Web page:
Of course, I knew there were going to be drawbacks to this care home, but I minimized them in my mind. When, back in like late 2021, I read up the information on this care home on my agency’s website, it sounded ideal. In fact, I remember at one point telling my staff and some people on an E-mail support group I belong to that it was my dream care home. But that’s judging from a promotional webpage, not reality.

Then when I actually got the opportunity to go here, what I found out on my visits here indeed revealed some more negatives. However, for the most part, these were vague “gut feeling” negatives, not facts. A factual negative was the fact that staff here don’t tell us clients who will be on shift the next day, reasoning that they might fall ill. “But we all come back,” the support coordinator reassured me, “and if we don’t, we’ll tell you.” Well, the one time a staff left so far, I didn’t find out in advance.

Maybe, looking back, there were clearer signs than just my gut feeling that the dream care home was going to turn into a nightmare. I am not sure. Maybe I didn’t ask the right questions. Maybe the staff – purposefully or not – avoided answering the real questions, focusing instead on details. Either way, I can’t help it now. What I can do is never believe something is going to be ideal again. Ideal isn’t real, after all.

TGIF: Walking and Crafting

Hi everyone on this third Friday of November. I’m joining Paula Light for TGIF. How is your day going? Mine’s almost over, as it is 9PM as I type this.

I had a pretty good day. Have had an okay week in general anyway. Finally got down to creating my first actual polymer clay piece here at the new care home, a flower. Creating this simple piece took me about 45 minutes yesterday, including gathering my supplies, watching the tutorial, conditioning the clay, etc. The piece nearly got ruined when the staff took it off the tile to transfer it to an oven-safe mat, but thankfully she was able to put it back together. I initially didn’t want to cure the clay because, once cured, if a piece is ugly beyond sanding/buffing, all you can do is throw it in the trash. However, after some thought, I decided I wanted something tangible to remember my first actual claying session in the new care home by.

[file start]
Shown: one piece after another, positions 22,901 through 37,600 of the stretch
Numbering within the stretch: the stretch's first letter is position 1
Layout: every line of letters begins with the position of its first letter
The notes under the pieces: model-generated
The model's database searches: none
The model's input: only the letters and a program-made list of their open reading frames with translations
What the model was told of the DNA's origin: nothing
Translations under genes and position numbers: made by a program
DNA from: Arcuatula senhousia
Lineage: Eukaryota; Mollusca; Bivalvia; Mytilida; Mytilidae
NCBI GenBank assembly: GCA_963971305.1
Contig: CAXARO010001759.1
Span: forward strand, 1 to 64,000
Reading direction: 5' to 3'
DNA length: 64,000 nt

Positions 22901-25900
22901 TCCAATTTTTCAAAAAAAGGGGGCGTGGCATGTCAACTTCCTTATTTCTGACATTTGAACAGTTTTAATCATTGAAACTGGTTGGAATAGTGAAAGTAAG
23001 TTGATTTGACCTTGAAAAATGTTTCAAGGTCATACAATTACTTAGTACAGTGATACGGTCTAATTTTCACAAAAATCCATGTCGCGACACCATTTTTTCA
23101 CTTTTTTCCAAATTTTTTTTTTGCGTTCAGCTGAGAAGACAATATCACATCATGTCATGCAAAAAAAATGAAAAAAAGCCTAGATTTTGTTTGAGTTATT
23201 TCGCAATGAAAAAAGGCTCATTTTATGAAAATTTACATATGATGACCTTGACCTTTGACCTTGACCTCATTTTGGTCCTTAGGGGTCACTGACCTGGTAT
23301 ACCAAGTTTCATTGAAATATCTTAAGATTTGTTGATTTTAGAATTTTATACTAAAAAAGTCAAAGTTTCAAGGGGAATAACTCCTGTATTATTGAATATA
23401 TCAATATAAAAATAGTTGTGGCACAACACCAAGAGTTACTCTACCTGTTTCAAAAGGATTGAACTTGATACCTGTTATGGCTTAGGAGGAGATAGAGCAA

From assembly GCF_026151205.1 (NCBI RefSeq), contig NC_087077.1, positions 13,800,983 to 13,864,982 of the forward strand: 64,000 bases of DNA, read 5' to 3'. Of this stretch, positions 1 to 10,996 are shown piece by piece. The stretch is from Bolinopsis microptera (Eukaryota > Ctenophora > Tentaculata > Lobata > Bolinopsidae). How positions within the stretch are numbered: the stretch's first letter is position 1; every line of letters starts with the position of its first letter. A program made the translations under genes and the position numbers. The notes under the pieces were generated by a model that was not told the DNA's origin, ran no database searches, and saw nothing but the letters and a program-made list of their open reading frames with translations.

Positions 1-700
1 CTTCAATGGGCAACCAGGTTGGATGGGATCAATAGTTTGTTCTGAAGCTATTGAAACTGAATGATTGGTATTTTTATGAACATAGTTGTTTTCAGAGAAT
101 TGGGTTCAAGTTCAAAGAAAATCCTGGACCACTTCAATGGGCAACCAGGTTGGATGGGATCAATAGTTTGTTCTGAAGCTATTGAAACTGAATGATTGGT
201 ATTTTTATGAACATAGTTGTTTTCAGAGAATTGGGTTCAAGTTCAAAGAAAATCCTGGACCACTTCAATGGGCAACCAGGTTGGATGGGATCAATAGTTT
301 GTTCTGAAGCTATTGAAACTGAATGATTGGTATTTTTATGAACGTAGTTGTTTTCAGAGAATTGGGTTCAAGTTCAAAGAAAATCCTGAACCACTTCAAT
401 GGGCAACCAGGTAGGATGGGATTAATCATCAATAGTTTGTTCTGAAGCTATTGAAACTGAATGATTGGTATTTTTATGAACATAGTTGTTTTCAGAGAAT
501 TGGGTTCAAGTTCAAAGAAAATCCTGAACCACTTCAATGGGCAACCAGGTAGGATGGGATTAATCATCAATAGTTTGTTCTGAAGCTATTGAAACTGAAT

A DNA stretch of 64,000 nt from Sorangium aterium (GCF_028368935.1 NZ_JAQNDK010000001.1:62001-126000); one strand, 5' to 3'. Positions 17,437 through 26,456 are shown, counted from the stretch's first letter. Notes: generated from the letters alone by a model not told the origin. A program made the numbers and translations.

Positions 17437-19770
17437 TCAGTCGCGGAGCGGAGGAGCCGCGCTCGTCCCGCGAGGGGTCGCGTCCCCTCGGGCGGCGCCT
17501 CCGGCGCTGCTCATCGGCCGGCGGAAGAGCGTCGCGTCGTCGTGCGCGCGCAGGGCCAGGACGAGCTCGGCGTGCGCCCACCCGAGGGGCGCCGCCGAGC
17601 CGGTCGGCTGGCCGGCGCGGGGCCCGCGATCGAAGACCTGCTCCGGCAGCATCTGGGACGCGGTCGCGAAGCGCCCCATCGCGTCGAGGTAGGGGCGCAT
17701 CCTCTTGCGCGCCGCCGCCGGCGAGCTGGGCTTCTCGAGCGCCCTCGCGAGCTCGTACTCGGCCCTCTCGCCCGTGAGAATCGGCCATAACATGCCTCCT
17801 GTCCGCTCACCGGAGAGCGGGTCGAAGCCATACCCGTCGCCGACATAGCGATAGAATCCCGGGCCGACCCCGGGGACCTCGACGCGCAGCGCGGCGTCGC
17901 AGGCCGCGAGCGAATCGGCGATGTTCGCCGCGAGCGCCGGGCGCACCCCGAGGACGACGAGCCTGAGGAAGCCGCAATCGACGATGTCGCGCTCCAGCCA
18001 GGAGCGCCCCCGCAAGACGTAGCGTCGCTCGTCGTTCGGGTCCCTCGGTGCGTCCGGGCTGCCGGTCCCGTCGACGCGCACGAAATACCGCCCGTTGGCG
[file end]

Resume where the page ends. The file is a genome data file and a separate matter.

As those who’ve seen my creations from back at the old care home, will know, this one can’t compare to those. However, I feel judging from the fact that I haven’t been actually working with clay in a long while, I did an okay job.

I also went on several walks this past week. Haven’t met my step goal, insofar as I have one – those who know the Apple Watch, know its movement goal is calorie-based, not step-based -, but I have been doing an okay job overall. My movement goal, by the way, is easy to reach. My exercise goal, not so much. My monthly goal for November on the Apple Watch is to reach my daily exercise goal 23 out of 30 days. I reached my monthly goals for September and October – different goals – with ease, but am struggling with this one, because walking and dancing are my only ways of exercising here now that I don’t have my elliptical anymore. I could cheat by starting some ball game workout when throwing a ball with my staff, but that’s not fair.

Overall, this week is going okay with respect to my care. A slightly modified version of the day schedule I mentioned last Saturday got shoved down my throat once again on Tuesday, but thankfully, most staff are willing to take it with a grain of salt (or a whole bucket of salt).